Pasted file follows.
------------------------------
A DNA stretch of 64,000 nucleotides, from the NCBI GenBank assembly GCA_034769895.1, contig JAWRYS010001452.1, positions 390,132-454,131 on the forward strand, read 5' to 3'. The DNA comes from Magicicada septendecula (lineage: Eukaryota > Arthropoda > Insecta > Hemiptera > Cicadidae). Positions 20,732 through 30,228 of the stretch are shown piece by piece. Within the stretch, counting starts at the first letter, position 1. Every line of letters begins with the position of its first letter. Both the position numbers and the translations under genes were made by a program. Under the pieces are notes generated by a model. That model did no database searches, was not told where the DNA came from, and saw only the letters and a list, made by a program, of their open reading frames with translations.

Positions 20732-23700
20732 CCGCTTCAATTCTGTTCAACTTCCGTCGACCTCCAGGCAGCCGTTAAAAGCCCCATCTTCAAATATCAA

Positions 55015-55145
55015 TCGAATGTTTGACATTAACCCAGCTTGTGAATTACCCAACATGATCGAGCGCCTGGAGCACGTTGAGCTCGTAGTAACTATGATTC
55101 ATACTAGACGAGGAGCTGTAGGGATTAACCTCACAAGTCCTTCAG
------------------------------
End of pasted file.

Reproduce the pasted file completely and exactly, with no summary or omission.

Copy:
A DNA stretch of 64,000 nucleotides, from the NCBI GenBank assembly GCA_034769895.1, contig JAWRYS010001452.1, positions 390,132-454,131 on the forward strand, read 5' to 3'. The DNA comes from Magicicada septendecula (lineage: Eukaryota > Arthropoda > Insecta > Hemiptera > Cicadidae). Positions 20,732 through 30,228 of the stretch are shown piece by piece. Within the stretch, counting starts at the first letter, position 1. Every line of letters begins with the position of its first letter. Both the position numbers and the translations under genes were made by a program. Under the pieces are notes generated by a model. That model did no database searches, was not told where the DNA came from, and saw only the letters and a list, made by a program, of their open reading frames with translations.

Positions 20732-23700
20732 CCGCTTCAATTCTGTTCAACTTCCGTCGACCTCCAGGCAGCCGTTAAAAGCCCCATCTTCAAATATCAA

Positions 55015-55145
55015 TCGAATGTTTGACATTAACCCAGCTTGTGAATTACCCAACATGATCGAGCGCCTGGAGCACGTTGAGCTCGTAGTAACTATGATTC
55101 ATACTAGACGAGGAGCTGTAGGGATTAACCTCACAAGTCCTTCAG